The Inimitable Michael Strahan

by Daniel Ramirez in Fall 2015

Consider it a tale of two empires.

One is a sweaty field of play in nearly constant motion, the soundtrack composed from the notes of violent collisions, barked commands and the unmistakable grunts of an effort, fully given. From high school sandlots to college campuses, the din grows louder, always with the same tone and timbre. It’s any football field in Texas during the fall, when the most dreaded word is, “again,” and dreams reach higher than the endless blue skies, sparking thoughts of playing on Friday, Saturday or, for the dedicated few, Sunday.

The other is a city that genuinely never sleeps, scored by Tony-award winning musical productions, the ever-present din of car horns and the constant shuffle of thousands upon thousands of feet, hastily getting from one place to another, lattes or folded slices in hand. It’s the crowded streets of New York City, where the least welcome thing is an outsider and the most dreaded word is “tourist.” And there are few who don’t know what happens if you “can make it there.”

What do the busy football fields of Texas high schools and the bustling streets of New York City have in common? Who could possibly unite such diverse kingdoms? The answer is a man named Michael Strahan.

If you’ve paid attention to either the National Football League or the top morning talk shows over the past 15 years, you will recognize Michael Strahan. His winsome charm has graced the television screen, alongside morning television star, Kelly Ripa as part of “Live! With Kelly and Michael,” from where he has branched out to be a regular co-host on “Good Morning America” and become quite the household name.

And, while the a.m. coffee set might consider him with a fond regard and a warm chuckle, former NFL offenses and offensive coordinators likely replace that fondness with dread and the chuckle with a grimace. It is on the football field that he first made his mark. Strahan gave nightmares to Cowboys and Texans fans alike as a fixture of the New York Giants defensive unit, where his talent and skill earned him enshrinement in the Pro Football Hall of Fame.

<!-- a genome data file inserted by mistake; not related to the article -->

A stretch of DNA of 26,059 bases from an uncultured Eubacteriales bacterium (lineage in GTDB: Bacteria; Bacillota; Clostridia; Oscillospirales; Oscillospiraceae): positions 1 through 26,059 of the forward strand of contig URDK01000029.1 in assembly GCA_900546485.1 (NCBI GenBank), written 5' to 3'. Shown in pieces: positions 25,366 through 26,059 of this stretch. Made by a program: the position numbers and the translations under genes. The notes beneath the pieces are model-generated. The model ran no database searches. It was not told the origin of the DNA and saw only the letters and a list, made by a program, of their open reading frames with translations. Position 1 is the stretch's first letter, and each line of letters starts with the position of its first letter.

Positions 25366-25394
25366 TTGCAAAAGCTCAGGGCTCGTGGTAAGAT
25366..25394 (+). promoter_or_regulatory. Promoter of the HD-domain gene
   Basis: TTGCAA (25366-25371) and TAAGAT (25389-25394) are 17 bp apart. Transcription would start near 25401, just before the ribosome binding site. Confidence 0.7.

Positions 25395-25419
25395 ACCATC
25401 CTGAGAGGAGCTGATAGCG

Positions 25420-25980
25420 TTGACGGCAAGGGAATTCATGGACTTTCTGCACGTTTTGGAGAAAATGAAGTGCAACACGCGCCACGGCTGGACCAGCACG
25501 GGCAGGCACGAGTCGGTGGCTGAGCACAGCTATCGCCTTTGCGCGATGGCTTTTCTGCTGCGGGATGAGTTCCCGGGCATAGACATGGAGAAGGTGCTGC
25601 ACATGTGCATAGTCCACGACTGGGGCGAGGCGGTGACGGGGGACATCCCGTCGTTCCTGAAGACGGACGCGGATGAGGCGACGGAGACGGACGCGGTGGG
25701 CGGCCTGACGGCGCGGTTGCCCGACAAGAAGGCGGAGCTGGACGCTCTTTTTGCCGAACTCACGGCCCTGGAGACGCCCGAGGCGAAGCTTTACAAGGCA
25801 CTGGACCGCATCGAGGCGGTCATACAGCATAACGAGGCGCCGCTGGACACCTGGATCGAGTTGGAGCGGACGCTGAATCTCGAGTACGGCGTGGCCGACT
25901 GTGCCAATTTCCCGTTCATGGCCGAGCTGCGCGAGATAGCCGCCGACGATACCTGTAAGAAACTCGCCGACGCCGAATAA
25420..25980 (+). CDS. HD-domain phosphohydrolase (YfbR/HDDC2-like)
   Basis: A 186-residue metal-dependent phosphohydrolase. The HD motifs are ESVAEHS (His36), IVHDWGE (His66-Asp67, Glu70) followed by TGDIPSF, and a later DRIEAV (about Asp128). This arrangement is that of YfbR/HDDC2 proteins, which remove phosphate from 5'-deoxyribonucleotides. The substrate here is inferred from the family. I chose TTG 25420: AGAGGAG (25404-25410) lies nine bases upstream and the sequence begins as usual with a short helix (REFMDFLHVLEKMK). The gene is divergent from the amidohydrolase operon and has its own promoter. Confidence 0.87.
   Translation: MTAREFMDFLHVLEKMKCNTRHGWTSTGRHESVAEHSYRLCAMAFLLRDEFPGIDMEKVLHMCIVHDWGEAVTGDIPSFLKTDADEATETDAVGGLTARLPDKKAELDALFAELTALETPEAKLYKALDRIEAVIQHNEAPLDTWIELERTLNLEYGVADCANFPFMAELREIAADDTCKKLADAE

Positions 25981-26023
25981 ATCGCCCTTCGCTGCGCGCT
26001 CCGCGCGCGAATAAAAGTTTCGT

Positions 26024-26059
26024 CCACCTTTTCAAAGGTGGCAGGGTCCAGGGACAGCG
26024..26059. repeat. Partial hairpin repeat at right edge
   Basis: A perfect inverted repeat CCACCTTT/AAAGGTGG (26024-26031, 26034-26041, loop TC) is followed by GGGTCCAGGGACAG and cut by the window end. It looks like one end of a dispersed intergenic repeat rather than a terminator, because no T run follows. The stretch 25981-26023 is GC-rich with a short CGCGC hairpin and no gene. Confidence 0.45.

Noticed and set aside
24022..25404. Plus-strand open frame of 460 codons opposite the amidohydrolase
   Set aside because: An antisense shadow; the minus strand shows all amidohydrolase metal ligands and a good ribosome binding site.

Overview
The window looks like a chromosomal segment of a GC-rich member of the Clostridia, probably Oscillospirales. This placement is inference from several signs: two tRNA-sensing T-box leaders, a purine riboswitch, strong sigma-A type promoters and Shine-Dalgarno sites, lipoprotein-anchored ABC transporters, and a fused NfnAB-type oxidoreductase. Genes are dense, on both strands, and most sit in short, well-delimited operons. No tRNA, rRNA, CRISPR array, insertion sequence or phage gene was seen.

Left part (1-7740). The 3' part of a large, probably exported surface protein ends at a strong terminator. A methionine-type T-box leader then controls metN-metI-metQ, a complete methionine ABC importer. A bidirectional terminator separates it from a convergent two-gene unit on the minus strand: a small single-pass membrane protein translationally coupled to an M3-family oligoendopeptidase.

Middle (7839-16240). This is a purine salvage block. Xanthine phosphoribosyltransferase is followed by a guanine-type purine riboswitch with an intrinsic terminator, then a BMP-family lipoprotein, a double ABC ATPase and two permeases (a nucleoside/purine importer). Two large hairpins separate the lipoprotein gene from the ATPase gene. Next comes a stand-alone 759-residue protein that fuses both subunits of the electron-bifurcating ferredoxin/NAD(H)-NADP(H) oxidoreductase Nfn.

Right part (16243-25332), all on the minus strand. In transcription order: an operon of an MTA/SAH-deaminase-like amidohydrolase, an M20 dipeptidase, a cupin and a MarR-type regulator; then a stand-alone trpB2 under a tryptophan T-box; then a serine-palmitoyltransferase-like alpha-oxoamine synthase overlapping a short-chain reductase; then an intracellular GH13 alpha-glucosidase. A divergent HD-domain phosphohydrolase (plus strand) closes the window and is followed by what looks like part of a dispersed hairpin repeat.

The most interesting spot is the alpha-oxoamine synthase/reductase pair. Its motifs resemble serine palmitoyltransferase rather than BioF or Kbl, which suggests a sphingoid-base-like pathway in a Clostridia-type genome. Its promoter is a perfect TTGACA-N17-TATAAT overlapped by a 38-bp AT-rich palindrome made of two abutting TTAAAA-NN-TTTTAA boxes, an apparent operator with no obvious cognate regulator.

In both realms, whether football or entertainment, Strahan is widely known, respected and perhaps, in the long memories of a few Dallas Cowboys, feared.

He is the pride of New York, where he played his entire professional career and where his hit show is set and filmed. But the story of this master of two domains did not begin in the Empire State, much as they might have a valid claim to the man.

His journey to stardom began in Houston, where he played for Westbury High School. Already well on his way to becoming the monolithic presence he would become, he spent his senior year at Westbury, transferring in, a child of military parents. It was there that he garnered enough attention from local college, Texas Southern University, to be awarded a scholarship and make impressions for the next four years that got him noticed by NFL scouts across the nation. And, although New York landed him, his time in Texas – his home base when his parents weren’t stationed abroad and the launching point for his football career – was more than enough to make him a native son of the Lone Star State.

“Everybody knows, in my opinion, if you’re talking about football, the biggest state is Texas,” Strahan explains. For him, the reason football in the state has such a reputation is that Texas deserves it. He attributes the notoriety of the sport in his home state to “the support and the fans and the ‘high school Friday Night Lights’ feel…”

“If you’re a star in Texas, you’re pretty much a star everywhere,” Strahan concludes, and it is this sentiment that is likely responsible for preparing the football phenomenon, not only for the jump to the professional level, but for a successful life well beyond.

Now done with a routine that dictated athletic regimens and readiness, he’s made some adjustments to accommodate for a less sports-centric routine. “Everybody says, ‘football season is here,’” Strahan begins. “I texted Eli Manning [quarterback for the New York Giants and a former teammate] and said, ‘Hey, let’s play some golf,’ and he said, ‘my golf season is over – I’ve got camp starting.’ Man, my life is great. I don’t even know when training camp is. I don’t miss getting beat up. That part they can keep, every day of the week.”

Of course, the game is rarely far from Strahan. With a regular spot on “Fox NFL Sunday,” he still offers plenty of commentary and reflection. “I do look forward to watching games,” he emphasizes. “I’m a fan just like everyone else.”

With regular golf plans and a chance to watch NFL teams play instead of preparing to wreak havoc upon them, you might think that Strahan’s schedule is wide open, full of leisure and the retirement life that a man of his accomplishments has made possible.

Doing so, however, would discount that other part of Strahan’s life, the role as half of the dynamic daytime duo, “Live! With Kelly and Michael.” It is in this role that Strahan has shown incredible talent and range.